Crime and punishment
The criminal justice system in India is in need of drastic reforms, from head to toe
The phrase 'Crime and punishment' instantly triggers our thoughts on police and judiciary. Although theoretically, these agencies should uphold the rule of law, in reality, several factors cloud their impartiality, primary among them being the interference of political executives. While the recent incidents of harassment of a female constable in Gujarat, the pressure on a female officer in Manipur, etc., symptomise the sad state of affairs, episodes like the encounter killing of Vikas Dubey in UP underscore the nexus between those in power and criminals. Politicians being in favour of perpetuating the status quo, reforms in police and judiciary for the larger benefit of society are a far cry.
For the fault of having a face-off with the son of the State Health Minister in Gujarat, in the matter of strictly enforcing the 'wearing of mask' rule among their supporters, a female constable of Surat, Sunita Yadav, is being harassed; she has resigned. Similarly, a lady officer, Thuna Ozam Brinda, is being pressured by the Manipur CM and his powerful colleagues to withdraw the charge-sheet, against a drug mafia headed by a political leader, filed by her after she had seized drugs worth Rs 28 crores and cash of Rs 58 lakhs from the gang; she has filed these facts in her affidavit in the High Court. These are only examples of several such incidents in which courageous officers stand up to face the wrath of the powerful.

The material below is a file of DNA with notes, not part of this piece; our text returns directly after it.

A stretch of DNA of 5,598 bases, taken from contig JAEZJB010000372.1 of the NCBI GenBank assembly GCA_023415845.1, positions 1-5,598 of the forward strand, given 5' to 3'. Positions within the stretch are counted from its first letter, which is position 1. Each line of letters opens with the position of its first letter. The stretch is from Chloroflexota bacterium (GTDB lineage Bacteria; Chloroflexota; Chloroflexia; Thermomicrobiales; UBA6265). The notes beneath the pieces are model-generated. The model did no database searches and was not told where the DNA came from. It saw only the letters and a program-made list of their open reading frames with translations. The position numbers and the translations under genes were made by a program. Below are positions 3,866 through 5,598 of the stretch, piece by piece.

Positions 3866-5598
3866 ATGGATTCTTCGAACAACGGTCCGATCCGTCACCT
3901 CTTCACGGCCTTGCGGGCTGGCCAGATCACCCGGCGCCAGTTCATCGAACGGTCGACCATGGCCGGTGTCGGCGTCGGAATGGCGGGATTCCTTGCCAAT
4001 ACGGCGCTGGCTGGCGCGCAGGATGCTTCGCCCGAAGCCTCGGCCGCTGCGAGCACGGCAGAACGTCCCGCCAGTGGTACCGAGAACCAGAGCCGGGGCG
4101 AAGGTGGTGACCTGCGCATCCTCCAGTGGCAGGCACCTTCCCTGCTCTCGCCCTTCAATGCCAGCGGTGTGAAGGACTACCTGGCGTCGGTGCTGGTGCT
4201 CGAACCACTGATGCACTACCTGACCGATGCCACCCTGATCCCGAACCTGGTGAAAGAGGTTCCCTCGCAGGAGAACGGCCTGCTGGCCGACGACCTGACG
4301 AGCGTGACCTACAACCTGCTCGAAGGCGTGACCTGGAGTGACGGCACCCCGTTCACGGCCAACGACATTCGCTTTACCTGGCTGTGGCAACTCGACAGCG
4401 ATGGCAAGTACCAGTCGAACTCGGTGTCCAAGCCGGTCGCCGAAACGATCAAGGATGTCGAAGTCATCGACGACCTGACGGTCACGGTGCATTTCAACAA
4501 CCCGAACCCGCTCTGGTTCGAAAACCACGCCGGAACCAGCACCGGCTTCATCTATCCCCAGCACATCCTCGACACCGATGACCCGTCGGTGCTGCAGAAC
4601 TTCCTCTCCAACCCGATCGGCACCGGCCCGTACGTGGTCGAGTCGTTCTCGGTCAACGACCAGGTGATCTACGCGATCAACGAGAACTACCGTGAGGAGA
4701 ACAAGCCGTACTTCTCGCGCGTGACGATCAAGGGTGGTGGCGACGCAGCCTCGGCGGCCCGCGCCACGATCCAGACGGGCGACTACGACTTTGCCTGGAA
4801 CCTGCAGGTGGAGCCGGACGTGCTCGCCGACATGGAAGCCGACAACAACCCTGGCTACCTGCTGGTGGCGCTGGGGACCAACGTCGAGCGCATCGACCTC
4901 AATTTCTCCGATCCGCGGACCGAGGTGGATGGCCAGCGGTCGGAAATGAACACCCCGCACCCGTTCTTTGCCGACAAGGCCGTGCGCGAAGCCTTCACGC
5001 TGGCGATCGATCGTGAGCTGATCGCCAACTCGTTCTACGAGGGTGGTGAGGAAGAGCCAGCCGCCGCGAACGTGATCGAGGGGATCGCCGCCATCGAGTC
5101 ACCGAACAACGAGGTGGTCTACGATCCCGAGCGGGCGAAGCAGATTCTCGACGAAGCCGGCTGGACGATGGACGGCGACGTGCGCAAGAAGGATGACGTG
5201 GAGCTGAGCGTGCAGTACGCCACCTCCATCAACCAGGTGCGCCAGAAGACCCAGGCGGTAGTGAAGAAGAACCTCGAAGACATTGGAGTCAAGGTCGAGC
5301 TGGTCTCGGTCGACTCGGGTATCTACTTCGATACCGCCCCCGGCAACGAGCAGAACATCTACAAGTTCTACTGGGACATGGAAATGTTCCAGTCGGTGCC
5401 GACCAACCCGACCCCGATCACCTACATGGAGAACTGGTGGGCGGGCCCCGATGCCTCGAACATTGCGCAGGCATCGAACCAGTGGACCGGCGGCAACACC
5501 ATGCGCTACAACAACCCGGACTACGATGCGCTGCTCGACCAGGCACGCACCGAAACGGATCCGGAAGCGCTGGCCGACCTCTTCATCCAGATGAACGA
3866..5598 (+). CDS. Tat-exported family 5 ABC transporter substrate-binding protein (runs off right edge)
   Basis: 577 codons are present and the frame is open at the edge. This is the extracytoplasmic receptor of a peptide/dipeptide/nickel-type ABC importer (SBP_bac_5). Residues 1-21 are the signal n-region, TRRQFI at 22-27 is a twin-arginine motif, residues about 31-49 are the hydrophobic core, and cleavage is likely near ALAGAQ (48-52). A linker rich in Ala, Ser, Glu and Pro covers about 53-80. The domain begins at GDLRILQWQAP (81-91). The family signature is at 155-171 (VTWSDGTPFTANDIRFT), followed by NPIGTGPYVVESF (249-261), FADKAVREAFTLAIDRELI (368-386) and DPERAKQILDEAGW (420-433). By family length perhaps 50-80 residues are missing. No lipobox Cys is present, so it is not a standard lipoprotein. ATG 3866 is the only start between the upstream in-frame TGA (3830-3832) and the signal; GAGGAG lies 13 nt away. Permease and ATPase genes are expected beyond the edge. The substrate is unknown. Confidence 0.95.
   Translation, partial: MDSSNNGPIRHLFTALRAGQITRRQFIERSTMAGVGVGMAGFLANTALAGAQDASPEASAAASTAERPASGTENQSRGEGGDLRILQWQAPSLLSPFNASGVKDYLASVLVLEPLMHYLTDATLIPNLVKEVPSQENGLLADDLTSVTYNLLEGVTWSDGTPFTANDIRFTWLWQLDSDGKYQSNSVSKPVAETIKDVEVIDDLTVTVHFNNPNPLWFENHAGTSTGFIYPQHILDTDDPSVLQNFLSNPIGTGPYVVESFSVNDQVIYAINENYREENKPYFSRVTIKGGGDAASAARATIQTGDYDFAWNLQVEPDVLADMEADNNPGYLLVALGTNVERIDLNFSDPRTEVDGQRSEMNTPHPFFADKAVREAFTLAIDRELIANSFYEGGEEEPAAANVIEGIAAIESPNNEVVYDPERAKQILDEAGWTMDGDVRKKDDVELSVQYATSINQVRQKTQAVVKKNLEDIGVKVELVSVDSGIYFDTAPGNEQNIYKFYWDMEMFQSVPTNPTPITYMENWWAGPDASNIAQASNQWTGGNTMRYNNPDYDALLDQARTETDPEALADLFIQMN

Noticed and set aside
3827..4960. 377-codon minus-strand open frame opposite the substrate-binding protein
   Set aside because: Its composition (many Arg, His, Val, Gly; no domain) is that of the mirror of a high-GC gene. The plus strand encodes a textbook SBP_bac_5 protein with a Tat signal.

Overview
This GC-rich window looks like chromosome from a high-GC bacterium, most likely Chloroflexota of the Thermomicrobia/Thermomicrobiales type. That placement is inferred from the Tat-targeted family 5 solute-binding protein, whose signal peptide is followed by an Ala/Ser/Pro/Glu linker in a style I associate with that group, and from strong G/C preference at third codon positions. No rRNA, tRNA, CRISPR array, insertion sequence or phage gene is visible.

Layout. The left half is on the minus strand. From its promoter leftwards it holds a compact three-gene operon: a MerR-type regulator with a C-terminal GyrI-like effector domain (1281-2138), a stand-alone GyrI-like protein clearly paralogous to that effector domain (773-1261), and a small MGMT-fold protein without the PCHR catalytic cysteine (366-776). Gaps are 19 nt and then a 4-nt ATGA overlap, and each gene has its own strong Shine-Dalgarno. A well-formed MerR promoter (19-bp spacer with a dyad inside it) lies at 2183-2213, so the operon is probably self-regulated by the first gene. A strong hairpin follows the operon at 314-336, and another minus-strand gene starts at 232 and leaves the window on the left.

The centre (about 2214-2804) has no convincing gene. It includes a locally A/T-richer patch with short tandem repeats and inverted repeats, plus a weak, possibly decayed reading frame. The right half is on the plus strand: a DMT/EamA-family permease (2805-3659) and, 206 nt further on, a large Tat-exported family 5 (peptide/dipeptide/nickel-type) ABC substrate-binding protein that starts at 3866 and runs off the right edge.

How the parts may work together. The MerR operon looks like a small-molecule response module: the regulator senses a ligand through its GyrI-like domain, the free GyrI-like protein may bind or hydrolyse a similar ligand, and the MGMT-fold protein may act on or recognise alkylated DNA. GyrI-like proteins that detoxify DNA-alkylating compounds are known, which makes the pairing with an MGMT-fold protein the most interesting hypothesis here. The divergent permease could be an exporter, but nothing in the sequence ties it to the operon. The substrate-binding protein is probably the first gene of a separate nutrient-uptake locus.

At the same time, incidents are numerous in which they buckle under pressure to obey their diktats, or align with them for personal gains. As a result, law and justice work to the detriment of victims, and in favour of the powerful perpetrators. The encounter-killing of Vikas Dubey, etc. stand out as classic examples. The clout of Vikas was such that even his name was not figuring in the list of 25 most-wanted criminals released by the UP government a few days before he ambushed policemen.
Bailed out after killing a minister at a PS in 2001, and emboldened with the routes available to escape punishment, he began growing in stature, monetarily, politically, and criminally. As his political career spanned across being a member of Zilla Parishad on the ticket of BSP, and later joining SP, and of late, working for the BJP, and with bail easily available at his door-steps, the list of serious crimes against him expanded to over 65, culminating in the audacious killing of 8 policemen. Ultimately, he got 'exemplary' punishment, not through the legal process, but through 'police justice'.
Although encounters are extremely rare-and-sudden situations wherein police have no option but to fire at an accused in self-defence, they have now become routine tools for meting out police justice, with the same script of snatching of the weapon of a police officer and firing at the police, as is evident in thousands of such incidents in UP.
One of the two police officers arrested for tipping off Vikas Dubey about the impending police raid, KK Sharma, SHO of that area, has even moved the SC for providing security to him and his family since he fears that he would also be killed in a dubious encounter like how Vikas Dubey and 5 of his associates were killed.